Earlier this week, the Jackson County Commission and Jackson County Legislative Delegation held a public forum to address the county’s current funding issues.
The commission is petitioning the delegation to impose a one-cent sales tax increase or to pass legislation that will give the commission “Home Rule”—a transfer of authority (to vote on such matters as taxation) from the state to the commission.
In an email to the Jackson County Sentinel, the delegation said, based on a 2015 vote by Jackson County voters that failed by a 60-40 percent margin, the delegation has thus far refused to implement a new sales tax.
The second option discussed at the forum and proposed by the delegation was a Special Purpose Local Option Sales Tax (SPLOST), referendum made possible through a legislative act with the support of the people of the county.
According to the delegation, the SPLOST is an optional (based on a vote) 1% county sales tax used primarily to fund capital projects.
The delegation said its supports the SPLOST because it places control of the tax into the hands of the people of Jackson County.
The delegation would be responsible for introducing a bill in the upcoming legislative session, and Jackson County voters would be given the opportunity to vote on the SPLOST in the 2020 General Election.
“One factor about the SPLOST that earned our attention and support is the sunset provision, which means the tax will expire in a designated amount of time,” wrote the delegation. “The purpose of the sunset provision is to allow the residents of the county to remain in control of this tax. It provides the opportunity for the citizens to ‘eliminate’ the SPLOST by not renewing it if they do not see the benefits.”
The delegation said the SPLOST bill would generate an estimated $6.1 million in revenue per year in Jackson County over a two-year period.
“This ‘new revenue’ would provide opportunities to repair county roads as well as address infrastructure issues, in turn, could alleviate some of the stress on the county budget,” the delegation wrote.
As part of the bill, the commission, along with the county engineer, would be responsible for designating specific road projects and present these proposed projects to the people. These designations or “earmarks” would be written into the SPLOST bill so that the residents of the county would know exactly which projects are being funded within the designated time frame of the current bill.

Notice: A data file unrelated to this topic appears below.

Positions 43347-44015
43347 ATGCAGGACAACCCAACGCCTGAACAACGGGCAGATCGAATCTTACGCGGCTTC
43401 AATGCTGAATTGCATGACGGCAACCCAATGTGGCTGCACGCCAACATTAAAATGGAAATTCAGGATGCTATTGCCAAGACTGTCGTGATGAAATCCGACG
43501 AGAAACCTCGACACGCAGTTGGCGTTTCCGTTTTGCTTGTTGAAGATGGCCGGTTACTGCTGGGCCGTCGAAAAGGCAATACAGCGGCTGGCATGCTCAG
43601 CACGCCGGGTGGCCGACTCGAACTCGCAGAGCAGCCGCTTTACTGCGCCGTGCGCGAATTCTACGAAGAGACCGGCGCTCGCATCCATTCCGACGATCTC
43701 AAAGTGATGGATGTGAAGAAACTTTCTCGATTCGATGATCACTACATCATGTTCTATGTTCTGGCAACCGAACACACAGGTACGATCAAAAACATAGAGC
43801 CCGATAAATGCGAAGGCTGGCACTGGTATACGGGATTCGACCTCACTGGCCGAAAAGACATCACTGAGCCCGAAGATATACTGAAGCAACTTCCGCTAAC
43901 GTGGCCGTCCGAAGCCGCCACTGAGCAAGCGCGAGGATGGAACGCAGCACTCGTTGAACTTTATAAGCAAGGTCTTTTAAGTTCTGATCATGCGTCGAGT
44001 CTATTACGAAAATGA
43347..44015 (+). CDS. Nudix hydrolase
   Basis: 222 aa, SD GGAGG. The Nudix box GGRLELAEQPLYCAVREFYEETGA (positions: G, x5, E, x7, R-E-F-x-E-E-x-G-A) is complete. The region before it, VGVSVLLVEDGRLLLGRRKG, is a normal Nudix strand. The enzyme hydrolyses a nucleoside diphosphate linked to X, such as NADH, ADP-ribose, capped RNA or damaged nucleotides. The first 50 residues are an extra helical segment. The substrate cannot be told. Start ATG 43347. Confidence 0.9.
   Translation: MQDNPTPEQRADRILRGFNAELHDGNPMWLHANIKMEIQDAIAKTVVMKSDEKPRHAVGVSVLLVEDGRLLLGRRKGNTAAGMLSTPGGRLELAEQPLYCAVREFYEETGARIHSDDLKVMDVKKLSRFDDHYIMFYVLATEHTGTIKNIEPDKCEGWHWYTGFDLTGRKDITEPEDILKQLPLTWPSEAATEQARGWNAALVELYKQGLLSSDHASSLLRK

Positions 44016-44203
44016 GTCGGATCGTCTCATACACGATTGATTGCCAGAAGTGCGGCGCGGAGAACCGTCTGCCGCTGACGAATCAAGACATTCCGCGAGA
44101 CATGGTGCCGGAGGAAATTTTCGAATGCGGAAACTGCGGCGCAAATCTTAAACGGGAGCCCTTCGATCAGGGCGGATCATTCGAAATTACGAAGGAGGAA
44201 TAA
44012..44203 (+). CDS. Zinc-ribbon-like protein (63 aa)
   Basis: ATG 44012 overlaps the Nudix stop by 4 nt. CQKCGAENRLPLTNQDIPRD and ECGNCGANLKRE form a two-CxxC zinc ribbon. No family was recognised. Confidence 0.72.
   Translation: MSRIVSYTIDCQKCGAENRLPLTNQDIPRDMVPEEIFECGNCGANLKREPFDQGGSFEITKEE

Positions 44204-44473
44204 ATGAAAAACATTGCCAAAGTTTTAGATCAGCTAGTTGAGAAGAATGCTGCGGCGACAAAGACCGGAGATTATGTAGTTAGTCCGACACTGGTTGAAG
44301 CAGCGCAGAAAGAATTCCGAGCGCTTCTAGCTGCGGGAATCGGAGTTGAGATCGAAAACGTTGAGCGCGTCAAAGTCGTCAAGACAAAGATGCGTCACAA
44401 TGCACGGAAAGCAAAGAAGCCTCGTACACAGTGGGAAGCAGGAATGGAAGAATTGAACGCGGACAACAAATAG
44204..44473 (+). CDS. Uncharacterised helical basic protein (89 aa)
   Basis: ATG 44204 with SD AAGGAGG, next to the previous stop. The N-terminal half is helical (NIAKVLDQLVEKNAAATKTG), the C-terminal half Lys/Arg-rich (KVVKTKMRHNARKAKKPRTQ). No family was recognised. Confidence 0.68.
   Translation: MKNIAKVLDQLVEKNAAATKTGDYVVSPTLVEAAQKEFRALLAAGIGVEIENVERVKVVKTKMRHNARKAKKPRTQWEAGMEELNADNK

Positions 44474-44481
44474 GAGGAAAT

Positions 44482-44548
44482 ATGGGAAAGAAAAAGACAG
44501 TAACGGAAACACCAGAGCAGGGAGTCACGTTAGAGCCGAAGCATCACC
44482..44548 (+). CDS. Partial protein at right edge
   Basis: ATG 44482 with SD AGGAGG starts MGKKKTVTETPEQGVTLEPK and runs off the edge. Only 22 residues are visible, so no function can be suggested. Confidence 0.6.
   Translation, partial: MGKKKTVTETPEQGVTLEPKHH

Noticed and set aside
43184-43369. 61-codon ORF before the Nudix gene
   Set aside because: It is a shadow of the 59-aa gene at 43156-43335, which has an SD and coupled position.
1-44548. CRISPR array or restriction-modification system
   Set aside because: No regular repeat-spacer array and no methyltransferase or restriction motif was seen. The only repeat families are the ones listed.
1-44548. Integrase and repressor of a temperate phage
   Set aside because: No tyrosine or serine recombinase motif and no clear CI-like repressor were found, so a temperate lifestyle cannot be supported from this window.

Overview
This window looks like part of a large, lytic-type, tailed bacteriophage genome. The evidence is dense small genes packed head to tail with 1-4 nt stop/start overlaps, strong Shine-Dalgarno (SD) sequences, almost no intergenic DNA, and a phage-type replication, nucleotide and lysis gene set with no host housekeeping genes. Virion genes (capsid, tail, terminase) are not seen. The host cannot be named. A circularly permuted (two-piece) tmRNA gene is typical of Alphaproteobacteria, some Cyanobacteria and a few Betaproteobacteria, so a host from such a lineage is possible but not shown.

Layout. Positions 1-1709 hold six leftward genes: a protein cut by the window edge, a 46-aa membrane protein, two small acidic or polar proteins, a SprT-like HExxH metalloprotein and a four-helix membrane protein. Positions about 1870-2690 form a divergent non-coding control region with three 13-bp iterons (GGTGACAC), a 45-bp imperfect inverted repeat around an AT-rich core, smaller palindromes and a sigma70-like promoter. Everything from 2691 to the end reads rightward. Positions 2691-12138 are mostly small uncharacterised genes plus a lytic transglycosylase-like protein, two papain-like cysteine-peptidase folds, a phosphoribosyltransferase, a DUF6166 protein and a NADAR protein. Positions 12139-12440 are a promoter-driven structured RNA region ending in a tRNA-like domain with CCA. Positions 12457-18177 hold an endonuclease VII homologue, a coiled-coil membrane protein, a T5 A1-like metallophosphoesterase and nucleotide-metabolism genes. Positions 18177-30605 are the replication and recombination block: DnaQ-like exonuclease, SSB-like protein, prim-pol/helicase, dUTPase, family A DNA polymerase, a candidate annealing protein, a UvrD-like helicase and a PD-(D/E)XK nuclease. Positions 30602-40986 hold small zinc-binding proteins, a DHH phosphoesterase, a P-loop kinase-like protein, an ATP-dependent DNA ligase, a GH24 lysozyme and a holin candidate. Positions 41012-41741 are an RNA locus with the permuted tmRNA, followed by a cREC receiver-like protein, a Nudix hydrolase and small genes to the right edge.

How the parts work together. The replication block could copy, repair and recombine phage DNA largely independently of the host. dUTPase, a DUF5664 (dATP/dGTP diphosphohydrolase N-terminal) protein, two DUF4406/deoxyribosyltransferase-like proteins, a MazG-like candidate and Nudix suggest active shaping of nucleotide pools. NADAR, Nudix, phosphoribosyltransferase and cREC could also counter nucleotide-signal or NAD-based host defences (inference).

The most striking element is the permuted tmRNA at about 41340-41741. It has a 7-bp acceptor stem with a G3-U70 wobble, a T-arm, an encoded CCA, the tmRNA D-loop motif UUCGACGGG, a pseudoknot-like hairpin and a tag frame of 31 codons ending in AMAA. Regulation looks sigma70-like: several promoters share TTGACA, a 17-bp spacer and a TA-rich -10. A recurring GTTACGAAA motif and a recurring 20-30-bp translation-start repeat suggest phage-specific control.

The delegation said the SPLOST could also provide some relief to the county’s general fund short fall.
“The earmarks within the bill are not limited to infrastructure projects and/or road maintenance and repairs, but a portion could be designated for items such as The Council on Aging, senior centers, Senior RX program and Highlands Ambulance Service,” wrote the delegation.
The delegation is encouraging Jackson County residents to research the SPLOST and review the success that other states have had.
“If a new tax is the only viable option, we hope the people of Jackson County will give the SPLOST careful consideration,” wrote the delegation.
The delegation said it may or may not be a long-term solution to the funding problems in Jackson County, but it will provide the commission with temporary funding to bring the budget back into alignment while giving the people of the county a voice in how their tax dollars are spent.
“The Jackson County Legislative Delegation serves at the will of the people of this great county, and we are deeply concerned about the current financial issues facing the commission,” the delegation wrote. “We encourage the commission to explore additional ways to balance the budget and, as always, we value the feedback from the citizens of Jackson County.”